WIRED.com, 15 March 2012
The timeline on Sina Weibo, China’s popular Twitter-like service, is filled with pithy comments about “Beijing Fashion Week,” chronicling the comings and goings and sartorial choices of the elite.
But the commenters aren’t fashionistas, and they aren’t talking about supermodels or design stars. They are referring, in not-so-secret code, to Communist Party officials.
“Beijing Fashion Week” is a thinly veiled, sarcastic commentary on the Communist Party’s annual summit, now under way in the nation’s capital. And many of the assembled are making it easy to be ridiculed by showing up in luxury garb — a far cry from the staid image they aspire to project.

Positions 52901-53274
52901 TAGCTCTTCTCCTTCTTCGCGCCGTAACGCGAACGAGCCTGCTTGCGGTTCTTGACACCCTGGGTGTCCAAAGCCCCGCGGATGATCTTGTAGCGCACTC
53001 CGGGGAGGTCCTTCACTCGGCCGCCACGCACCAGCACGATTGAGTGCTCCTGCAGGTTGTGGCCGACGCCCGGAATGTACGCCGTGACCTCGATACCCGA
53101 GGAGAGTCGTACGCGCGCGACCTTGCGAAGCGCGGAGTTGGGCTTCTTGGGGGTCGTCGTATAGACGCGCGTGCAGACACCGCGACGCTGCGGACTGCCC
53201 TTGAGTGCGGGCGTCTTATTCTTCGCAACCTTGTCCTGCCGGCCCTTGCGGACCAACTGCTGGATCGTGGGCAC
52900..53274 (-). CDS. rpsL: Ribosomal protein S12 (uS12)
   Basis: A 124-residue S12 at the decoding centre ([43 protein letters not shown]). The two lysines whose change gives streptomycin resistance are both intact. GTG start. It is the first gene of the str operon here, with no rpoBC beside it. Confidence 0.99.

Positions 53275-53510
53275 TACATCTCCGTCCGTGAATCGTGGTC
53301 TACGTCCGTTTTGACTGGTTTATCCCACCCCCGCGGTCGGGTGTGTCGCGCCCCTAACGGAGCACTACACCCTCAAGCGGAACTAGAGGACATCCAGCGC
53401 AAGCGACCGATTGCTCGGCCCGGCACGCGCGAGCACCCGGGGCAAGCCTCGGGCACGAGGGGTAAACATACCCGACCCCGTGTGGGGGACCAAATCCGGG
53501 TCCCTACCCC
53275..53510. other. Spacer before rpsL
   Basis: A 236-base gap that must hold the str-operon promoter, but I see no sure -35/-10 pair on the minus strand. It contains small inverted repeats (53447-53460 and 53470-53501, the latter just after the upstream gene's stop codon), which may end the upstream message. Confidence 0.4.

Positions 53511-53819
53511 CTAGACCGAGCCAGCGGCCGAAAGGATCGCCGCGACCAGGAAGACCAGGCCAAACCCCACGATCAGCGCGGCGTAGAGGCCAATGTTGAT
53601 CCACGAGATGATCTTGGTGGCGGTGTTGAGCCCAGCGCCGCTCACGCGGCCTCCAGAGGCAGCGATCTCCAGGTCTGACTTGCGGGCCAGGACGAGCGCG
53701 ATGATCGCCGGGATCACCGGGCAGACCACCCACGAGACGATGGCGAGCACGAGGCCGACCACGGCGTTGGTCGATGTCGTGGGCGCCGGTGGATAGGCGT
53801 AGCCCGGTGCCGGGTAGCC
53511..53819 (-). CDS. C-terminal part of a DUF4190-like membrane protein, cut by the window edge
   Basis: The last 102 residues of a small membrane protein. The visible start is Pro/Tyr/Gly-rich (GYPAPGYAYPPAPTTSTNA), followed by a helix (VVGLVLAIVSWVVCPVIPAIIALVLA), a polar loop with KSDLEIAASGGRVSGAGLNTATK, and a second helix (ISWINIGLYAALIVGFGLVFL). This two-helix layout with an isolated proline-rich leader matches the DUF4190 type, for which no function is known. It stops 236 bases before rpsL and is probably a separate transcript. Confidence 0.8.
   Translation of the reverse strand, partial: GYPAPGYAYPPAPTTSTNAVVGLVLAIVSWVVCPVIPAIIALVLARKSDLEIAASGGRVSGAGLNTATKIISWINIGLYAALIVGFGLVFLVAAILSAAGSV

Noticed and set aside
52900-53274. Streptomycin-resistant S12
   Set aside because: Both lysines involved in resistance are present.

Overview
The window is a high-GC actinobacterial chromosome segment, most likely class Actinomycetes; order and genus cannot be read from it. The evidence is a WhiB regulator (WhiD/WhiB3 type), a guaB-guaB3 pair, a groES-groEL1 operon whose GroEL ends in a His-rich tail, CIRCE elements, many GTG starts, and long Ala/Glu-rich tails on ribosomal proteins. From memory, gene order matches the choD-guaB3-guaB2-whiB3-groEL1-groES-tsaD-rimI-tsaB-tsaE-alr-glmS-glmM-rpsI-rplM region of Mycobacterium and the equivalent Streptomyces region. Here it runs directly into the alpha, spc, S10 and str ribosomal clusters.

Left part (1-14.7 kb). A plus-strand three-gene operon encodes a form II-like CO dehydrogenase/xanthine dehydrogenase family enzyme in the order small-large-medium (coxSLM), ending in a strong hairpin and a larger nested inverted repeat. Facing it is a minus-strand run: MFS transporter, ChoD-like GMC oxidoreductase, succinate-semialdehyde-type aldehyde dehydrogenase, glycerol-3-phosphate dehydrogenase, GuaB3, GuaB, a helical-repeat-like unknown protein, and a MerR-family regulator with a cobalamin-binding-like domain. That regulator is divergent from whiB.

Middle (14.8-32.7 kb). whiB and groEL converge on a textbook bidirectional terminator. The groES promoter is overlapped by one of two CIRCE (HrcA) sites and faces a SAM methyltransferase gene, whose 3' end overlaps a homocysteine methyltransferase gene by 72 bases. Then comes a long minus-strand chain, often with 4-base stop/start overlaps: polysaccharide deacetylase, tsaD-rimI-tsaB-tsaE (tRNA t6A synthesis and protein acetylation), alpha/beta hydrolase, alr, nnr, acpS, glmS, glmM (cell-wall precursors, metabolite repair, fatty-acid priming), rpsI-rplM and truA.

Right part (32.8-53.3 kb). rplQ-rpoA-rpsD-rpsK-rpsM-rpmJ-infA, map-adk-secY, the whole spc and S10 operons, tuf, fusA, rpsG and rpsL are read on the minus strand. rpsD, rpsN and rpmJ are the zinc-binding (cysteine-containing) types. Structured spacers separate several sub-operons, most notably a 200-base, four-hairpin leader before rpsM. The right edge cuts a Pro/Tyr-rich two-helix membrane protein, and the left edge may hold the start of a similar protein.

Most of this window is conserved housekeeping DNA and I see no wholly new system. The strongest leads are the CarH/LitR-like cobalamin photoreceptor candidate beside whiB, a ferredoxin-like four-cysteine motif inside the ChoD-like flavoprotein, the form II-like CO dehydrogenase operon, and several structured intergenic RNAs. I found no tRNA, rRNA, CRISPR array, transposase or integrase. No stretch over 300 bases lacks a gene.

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And all this may change in the face of a new, more stringent policy designed to clamp down on free expression where other methods have been less successful. In a move to exert greater control on citizen speech online, the government is requiring that Sina Weibo and China’s other microblogs register the real names and identification cards of users in several cities. Those who do not register this week in many major cities like Beijing will not be allowed to share or forward posts; after a period of testing, the policy will go into effect nationwide.